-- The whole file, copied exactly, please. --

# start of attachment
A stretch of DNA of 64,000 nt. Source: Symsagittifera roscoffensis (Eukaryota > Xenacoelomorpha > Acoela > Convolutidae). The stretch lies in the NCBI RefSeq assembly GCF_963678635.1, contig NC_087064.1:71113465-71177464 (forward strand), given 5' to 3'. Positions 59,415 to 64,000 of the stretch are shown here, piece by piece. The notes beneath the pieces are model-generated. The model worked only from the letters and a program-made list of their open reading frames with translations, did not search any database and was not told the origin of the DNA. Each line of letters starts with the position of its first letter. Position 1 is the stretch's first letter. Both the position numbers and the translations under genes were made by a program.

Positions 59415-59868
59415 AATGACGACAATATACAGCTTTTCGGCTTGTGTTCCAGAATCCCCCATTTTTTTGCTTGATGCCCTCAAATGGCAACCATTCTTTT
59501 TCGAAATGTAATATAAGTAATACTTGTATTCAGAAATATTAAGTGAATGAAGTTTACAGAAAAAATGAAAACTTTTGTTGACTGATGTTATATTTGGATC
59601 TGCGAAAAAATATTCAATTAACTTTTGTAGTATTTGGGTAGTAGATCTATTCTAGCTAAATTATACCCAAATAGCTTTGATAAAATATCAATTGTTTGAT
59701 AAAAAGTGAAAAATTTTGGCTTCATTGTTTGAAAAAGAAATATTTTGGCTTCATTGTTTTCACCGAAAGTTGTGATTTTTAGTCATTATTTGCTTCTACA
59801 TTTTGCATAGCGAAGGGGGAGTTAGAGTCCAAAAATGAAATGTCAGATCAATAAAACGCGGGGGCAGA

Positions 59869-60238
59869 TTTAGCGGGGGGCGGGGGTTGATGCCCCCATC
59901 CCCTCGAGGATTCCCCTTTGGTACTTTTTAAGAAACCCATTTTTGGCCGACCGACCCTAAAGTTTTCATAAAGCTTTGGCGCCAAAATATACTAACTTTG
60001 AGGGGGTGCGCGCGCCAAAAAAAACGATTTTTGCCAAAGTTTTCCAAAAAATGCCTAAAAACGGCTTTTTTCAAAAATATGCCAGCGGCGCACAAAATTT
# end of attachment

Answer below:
A stretch of DNA of 64,000 nt. Source: Symsagittifera roscoffensis (Eukaryota > Xenacoelomorpha > Acoela > Convolutidae). The stretch lies in the NCBI RefSeq assembly GCF_963678635.1, contig NC_087064.1:71113465-71177464 (forward strand), given 5' to 3'. Positions 59,415 to 64,000 of the stretch are shown here, piece by piece. The notes beneath the pieces are model-generated. The model worked only from the letters and a program-made list of their open reading frames with translations, did not search any database and was not told the origin of the DNA. Each line of letters starts with the position of its first letter. Position 1 is the stretch's first letter. Both the position numbers and the translations under genes were made by a program.

Positions 59415-59868
59415 AATGACGACAATATACAGCTTTTCGGCTTGTGTTCCAGAATCCCCCATTTTTTTGCTTGATGCCCTCAAATGGCAACCATTCTTTT
59501 TCGAAATGTAATATAAGTAATACTTGTATTCAGAAATATTAAGTGAATGAAGTTTACAGAAAAAATGAAAACTTTTGTTGACTGATGTTATATTTGGATC
59601 TGCGAAAAAATATTCAATTAACTTTTGTAGTATTTGGGTAGTAGATCTATTCTAGCTAAATTATACCCAAATAGCTTTGATAAAATATCAATTGTTTGAT
59701 AAAAAGTGAAAAATTTTGGCTTCATTGTTTGAAAAAGAAATATTTTGGCTTCATTGTTTTCACCGAAAGTTGTGATTTTTAGTCATTATTTGCTTCTACA
59801 TTTTGCATAGCGAAGGGGGAGTTAGAGTCCAAAAATGAAATGTCAGATCAATAAAACGCGGGGGCAGA

Positions 59869-60238
59869 TTTAGCGGGGGGCGGGGGTTGATGCCCCCATC
59901 CCCTCGAGGATTCCCCTTTGGTACTTTTTAAGAAACCCATTTTTGGCCGACCGACCCTAAAGTTTTCATAAAGCTTTGGCGCCAAAATATACTAACTTTG
60001 AGGGGGTGCGCGCGCCAAAAAAAACGATTTTTGCCAAAGTTTTCCAAAAAATGCCTAAAAACGGCTTTTTTCAAAAATATGCCAGCGGCGCACAAAATTT